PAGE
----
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The home is everywhere.

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The home is everywhere.

Our mission is to promote thoughtful development practices that respect a town’s character, preserve the natural environment, and consider both the size of houses and their affordability.


A town becomes a desired place to live or vacation. Old houses are sold to people with more disposable income and often dramatically different tastes and needs. Property values increase, making it hard for locals to afford to buy. The look and feel of the town change, as does the sense of community. Is your town next?

Click on a state or state’s abbreviation to zoom in.

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Copy of Key Towns


Copy of Key Towns


All over the country communities are working to make housing more equitable. Click the large blue circles on the map, or select a town from the list below to read about some of the communities that are developing successful solutions.

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Copy of People


Change happens from the bottom up, when ordinary citizens stand up and take action. Meet a few of the individuals advocating for architectural modesty and community-informed zoning. Tell us your story.

Click on a profile to read more.


Copy of Take Action


Copy of Take Action


4 Simple Steps to Create Social Change

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1

TALK WITH YOUR NEIGHBORS—not just the people who agree with you, and not just people you know. Tell them the issue and how you would address it. Carefully listen to their responses.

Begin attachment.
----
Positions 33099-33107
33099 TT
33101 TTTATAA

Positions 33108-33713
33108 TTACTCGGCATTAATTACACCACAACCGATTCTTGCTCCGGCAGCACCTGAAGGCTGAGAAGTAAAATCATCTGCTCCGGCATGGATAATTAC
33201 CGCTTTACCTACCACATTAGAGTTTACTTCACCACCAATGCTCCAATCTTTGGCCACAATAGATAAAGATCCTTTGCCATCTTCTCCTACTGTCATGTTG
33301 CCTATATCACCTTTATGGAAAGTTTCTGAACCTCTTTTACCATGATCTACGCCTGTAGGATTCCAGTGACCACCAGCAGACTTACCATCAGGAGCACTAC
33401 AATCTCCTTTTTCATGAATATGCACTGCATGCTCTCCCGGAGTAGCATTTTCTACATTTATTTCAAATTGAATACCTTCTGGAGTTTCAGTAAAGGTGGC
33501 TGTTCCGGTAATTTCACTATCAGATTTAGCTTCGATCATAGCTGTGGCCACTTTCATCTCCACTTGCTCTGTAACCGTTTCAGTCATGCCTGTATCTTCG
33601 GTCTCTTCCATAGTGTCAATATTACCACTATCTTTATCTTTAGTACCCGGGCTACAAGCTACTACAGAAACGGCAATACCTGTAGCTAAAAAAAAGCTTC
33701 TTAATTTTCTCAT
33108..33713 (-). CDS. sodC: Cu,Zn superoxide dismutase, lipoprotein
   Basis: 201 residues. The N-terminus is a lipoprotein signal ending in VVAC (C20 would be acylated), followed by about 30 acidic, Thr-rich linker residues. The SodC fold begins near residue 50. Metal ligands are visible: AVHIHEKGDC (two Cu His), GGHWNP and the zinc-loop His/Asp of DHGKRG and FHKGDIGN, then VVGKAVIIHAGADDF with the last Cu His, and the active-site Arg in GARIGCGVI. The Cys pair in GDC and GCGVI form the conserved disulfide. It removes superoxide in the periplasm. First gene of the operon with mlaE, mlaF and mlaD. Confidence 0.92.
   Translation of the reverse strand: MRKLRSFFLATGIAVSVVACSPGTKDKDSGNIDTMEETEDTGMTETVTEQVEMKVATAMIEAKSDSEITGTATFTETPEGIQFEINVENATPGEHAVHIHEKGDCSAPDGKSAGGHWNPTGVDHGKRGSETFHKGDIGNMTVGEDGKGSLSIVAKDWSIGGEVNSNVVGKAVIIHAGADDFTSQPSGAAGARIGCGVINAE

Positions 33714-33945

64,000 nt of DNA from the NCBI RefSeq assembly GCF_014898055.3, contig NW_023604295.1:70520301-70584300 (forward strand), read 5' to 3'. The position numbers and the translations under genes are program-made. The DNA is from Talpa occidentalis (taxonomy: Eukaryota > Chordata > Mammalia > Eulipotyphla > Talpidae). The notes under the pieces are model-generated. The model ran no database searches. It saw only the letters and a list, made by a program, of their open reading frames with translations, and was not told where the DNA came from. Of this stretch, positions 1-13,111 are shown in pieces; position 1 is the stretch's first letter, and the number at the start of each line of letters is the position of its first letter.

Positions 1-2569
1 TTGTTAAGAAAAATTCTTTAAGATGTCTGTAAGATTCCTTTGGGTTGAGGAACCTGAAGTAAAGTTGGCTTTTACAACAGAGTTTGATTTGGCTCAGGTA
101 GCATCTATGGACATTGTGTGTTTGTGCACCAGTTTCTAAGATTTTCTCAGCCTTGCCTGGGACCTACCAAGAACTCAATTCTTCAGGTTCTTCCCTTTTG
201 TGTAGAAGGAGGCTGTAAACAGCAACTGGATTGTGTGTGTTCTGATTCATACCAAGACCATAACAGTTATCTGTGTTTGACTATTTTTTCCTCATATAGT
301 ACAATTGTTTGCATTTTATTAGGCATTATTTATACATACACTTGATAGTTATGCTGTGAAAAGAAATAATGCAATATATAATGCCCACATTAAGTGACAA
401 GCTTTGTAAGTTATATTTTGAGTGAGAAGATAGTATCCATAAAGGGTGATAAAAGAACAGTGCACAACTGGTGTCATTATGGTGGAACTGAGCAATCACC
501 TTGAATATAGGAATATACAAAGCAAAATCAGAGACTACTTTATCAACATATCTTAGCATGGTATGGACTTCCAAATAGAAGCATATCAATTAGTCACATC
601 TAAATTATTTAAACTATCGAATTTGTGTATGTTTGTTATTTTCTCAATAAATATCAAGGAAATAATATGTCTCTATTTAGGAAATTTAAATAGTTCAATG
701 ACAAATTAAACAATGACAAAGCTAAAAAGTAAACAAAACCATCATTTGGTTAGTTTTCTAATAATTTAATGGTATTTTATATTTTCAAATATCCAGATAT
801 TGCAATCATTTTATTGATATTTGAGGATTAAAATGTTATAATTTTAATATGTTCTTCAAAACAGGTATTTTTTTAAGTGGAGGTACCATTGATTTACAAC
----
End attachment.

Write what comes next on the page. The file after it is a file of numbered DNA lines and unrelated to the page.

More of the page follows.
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2

GATHER A GROUP OF PEOPLE who will work to create the proposed changes. Change comes from citizens like you. It will be helpful if your group includes a lawyer, gregarious types, and a person who can produce statistical research. State your case from several angles—some people respond to numbers, others prefer emotional arguments, etc.

3

MEET WITH LOCAL LEADERS and attend the necessary meetings. Bring as many people as you can. Ask lots of questions, make your stance known, and understand other perspectives. Why do others think your issue needs (or doesn’t need) addressing? Ask your town to create a subcommittee to address the issue.

4

GET OUT THE VOTE. Once you’ve determined how and where the issue will be discussed, debated, and ultimately voted on, make sure you get people to show up. This takes work on your part, and there really is strength in numbers.